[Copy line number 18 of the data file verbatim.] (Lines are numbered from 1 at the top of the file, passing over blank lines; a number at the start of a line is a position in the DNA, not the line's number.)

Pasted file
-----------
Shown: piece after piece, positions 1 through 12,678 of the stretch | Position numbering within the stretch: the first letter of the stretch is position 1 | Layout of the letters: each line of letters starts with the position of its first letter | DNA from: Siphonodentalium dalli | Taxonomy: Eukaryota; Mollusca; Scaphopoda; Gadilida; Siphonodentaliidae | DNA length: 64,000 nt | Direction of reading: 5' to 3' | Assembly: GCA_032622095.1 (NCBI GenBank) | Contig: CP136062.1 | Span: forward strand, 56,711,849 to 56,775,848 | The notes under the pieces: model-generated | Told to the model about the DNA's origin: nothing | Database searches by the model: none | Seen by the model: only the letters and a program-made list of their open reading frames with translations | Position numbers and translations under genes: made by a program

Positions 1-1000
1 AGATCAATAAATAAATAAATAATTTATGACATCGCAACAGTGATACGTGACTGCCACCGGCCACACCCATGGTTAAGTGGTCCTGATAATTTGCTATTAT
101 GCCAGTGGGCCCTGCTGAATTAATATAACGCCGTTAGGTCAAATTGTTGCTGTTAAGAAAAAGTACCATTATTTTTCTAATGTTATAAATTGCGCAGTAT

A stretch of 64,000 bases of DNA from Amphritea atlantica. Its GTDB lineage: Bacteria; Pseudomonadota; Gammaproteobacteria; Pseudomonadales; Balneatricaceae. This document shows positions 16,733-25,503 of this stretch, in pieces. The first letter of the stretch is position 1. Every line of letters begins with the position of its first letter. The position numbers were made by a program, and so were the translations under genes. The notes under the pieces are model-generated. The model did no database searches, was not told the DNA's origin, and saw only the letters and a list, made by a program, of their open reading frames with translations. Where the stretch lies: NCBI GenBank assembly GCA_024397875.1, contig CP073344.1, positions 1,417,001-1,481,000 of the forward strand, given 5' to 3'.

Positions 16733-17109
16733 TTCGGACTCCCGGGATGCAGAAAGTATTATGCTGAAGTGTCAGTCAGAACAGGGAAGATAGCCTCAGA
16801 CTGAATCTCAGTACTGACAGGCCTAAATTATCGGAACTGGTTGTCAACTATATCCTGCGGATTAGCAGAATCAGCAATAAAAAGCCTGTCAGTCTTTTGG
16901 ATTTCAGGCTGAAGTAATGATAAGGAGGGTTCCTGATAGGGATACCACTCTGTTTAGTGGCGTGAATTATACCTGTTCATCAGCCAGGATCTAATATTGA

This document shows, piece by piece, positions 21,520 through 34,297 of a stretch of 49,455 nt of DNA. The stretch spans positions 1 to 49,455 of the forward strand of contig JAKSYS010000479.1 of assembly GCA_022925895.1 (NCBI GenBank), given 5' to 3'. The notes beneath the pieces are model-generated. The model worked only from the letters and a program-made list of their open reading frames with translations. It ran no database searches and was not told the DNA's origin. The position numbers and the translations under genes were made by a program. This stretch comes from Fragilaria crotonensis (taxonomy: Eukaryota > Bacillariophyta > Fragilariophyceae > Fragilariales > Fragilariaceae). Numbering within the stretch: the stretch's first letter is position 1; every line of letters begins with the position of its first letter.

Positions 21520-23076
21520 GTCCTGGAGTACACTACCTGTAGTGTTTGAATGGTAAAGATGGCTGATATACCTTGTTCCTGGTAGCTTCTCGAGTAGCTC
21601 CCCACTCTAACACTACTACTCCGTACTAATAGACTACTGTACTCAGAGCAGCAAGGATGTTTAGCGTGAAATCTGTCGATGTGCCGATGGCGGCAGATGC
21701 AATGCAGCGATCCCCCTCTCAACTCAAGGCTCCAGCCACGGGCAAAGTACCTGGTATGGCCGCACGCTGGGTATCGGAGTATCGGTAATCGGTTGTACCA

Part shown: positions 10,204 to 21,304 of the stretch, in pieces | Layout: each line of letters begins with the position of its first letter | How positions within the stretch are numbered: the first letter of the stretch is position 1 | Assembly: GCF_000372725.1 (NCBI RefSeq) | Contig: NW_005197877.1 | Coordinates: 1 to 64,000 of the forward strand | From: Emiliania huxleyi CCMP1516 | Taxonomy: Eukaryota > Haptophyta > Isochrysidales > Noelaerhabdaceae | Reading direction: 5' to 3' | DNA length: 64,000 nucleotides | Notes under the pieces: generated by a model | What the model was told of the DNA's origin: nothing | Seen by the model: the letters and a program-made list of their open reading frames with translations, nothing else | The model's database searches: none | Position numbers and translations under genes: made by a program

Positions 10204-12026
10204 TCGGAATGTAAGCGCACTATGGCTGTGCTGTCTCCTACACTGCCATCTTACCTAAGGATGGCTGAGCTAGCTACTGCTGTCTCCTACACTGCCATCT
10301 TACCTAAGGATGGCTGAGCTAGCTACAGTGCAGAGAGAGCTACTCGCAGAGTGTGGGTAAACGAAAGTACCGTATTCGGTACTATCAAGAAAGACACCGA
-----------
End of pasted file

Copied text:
10301 TACCTAAGGATGGCTGAGCTAGCTACAGTGCAGAGAGAGCTACTCGCAGAGTGTGGGTAAACGAAAGTACCGTATTCGGTACTATCAAGAAAGACACCGA